Much of the debate on green growth and environmental governance tends to be general in nature and is often conceptual or limited to single disciplines. Even though recent discussions on these topics have benefited from the accumulation of empirical and theoretical knowledge over the last few decades, these discussions have not produced the kind of conceptual novelty and tools necessary to place the notion of a green economy within mainstream political, social, and economic agendas. Furthermore, discussions on governance remain mostly in the international sphere with only tenuous talk on governance at the national and subnational levels—the levels at which implementation is key.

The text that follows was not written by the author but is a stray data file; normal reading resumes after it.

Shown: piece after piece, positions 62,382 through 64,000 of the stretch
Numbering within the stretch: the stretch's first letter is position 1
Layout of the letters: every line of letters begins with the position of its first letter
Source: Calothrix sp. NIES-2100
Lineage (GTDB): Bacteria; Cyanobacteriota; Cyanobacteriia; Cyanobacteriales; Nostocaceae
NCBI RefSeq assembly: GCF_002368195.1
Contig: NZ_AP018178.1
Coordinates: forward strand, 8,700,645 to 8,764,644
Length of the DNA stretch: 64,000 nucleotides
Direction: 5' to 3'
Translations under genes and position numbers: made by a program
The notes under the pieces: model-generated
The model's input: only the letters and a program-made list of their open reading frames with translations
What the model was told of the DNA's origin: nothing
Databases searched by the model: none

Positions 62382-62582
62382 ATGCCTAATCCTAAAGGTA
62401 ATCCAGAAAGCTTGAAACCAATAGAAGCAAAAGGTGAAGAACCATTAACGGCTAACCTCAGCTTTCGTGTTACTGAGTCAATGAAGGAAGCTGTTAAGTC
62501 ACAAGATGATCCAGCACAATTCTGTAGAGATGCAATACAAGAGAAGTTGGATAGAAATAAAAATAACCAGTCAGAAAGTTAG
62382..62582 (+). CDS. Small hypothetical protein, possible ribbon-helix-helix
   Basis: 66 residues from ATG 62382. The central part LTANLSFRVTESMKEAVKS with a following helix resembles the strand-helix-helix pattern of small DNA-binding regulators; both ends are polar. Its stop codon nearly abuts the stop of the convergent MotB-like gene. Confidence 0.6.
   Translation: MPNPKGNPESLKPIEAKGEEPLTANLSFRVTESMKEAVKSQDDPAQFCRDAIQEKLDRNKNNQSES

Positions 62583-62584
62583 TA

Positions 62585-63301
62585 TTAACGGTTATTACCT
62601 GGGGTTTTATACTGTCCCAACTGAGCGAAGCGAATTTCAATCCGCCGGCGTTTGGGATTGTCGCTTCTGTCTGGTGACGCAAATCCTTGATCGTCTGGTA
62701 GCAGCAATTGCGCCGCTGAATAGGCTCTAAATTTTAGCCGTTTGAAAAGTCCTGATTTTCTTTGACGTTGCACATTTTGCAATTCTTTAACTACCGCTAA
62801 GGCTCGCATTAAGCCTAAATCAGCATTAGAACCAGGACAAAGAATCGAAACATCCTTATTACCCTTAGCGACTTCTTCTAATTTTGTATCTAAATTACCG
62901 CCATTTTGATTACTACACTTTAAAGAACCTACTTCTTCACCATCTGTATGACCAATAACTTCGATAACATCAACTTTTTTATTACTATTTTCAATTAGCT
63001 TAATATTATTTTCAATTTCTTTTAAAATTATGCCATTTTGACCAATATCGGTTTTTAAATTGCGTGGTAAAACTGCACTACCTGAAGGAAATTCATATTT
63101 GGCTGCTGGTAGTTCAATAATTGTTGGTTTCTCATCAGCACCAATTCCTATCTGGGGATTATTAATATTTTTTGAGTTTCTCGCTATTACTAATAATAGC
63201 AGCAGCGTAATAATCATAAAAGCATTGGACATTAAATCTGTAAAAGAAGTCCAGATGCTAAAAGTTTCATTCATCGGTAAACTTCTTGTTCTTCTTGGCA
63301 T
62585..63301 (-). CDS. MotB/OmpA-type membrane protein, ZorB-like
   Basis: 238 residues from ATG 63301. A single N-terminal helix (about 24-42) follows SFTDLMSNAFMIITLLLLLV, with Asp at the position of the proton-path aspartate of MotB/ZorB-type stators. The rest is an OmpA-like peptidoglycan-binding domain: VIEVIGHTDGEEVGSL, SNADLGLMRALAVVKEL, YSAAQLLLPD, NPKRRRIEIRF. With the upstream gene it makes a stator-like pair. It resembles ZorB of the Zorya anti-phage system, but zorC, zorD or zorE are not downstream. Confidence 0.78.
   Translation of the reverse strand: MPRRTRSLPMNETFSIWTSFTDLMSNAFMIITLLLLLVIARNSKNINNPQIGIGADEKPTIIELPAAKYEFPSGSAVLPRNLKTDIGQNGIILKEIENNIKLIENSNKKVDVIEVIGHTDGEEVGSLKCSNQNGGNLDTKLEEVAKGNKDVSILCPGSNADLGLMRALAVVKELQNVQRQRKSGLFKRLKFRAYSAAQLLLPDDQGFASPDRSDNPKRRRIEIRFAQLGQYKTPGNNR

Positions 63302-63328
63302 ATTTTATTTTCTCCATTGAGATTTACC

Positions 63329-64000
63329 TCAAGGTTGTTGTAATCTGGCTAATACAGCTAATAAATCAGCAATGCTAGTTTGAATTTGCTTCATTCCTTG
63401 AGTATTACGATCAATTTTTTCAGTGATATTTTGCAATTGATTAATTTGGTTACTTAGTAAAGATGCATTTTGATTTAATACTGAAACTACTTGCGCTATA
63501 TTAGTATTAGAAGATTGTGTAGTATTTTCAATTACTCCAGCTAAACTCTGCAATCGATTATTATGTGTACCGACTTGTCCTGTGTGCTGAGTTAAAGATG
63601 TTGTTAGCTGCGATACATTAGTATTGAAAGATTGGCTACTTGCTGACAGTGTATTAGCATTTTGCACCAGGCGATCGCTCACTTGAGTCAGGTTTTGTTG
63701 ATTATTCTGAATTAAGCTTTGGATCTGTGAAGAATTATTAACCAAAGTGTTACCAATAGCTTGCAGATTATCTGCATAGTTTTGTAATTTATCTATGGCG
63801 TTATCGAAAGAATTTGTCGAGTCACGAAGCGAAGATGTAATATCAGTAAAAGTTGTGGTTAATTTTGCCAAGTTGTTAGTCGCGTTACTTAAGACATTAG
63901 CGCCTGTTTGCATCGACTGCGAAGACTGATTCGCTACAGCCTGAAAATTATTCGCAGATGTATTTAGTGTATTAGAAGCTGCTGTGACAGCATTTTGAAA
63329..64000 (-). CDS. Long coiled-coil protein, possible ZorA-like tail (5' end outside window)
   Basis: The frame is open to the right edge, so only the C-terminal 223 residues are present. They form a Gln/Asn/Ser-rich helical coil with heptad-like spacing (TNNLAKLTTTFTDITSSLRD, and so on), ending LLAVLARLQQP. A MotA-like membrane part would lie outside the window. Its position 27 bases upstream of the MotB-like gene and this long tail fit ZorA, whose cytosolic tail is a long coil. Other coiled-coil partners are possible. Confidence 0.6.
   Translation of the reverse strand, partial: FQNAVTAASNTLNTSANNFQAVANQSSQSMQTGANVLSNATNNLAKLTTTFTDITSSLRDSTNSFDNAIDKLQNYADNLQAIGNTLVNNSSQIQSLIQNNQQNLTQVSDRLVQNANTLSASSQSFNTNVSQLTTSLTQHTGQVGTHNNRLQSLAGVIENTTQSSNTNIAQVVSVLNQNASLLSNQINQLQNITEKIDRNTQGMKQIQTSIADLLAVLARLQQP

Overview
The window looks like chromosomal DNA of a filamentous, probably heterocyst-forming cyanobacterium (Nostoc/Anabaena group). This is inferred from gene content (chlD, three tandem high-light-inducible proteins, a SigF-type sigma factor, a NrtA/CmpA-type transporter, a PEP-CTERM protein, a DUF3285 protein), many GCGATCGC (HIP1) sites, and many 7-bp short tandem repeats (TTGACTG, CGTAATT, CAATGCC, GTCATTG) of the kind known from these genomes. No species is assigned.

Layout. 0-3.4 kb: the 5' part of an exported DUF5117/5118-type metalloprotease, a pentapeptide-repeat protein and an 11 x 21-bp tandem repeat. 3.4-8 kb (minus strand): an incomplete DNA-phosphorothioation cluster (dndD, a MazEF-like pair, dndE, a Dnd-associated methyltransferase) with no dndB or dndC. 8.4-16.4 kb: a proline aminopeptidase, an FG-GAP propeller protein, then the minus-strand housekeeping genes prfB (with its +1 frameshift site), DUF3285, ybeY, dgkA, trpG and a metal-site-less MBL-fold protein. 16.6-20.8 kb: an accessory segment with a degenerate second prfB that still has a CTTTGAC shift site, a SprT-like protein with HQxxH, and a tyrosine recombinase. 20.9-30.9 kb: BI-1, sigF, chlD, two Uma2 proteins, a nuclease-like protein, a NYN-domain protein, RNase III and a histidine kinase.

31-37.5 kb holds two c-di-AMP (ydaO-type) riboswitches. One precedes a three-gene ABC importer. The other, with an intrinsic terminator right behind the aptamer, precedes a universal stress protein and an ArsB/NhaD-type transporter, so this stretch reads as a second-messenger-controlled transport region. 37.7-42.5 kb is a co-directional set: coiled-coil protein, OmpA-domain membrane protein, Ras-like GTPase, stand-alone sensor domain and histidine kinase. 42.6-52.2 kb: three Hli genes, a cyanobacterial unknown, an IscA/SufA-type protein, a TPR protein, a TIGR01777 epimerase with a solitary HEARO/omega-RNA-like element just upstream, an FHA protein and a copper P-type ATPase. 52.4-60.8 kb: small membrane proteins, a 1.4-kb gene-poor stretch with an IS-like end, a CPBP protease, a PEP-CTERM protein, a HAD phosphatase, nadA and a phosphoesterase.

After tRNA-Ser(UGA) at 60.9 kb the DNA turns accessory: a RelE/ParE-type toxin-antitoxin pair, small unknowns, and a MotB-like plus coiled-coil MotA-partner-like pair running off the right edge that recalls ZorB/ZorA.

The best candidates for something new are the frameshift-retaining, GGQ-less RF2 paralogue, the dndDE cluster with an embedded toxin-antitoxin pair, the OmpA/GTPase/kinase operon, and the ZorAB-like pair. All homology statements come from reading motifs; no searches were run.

Green Economy and Good Governance for Sustainable Development takes stock of the achievements and obstacles toward sustainability over the last twenty years, and it proposes new ideas and changes to create a more sustainable future. The contributors present the gap that can emerge between intentions and results when green initiatives are put into practice and highlight the lack of discussion on important topics such as equity. The book includes in-depth discussion on and analysis of specific issues such as oceans, cities, and biodiversity in order to bring forth solutions that are politically legitimate, socially acceptable, and economically viable.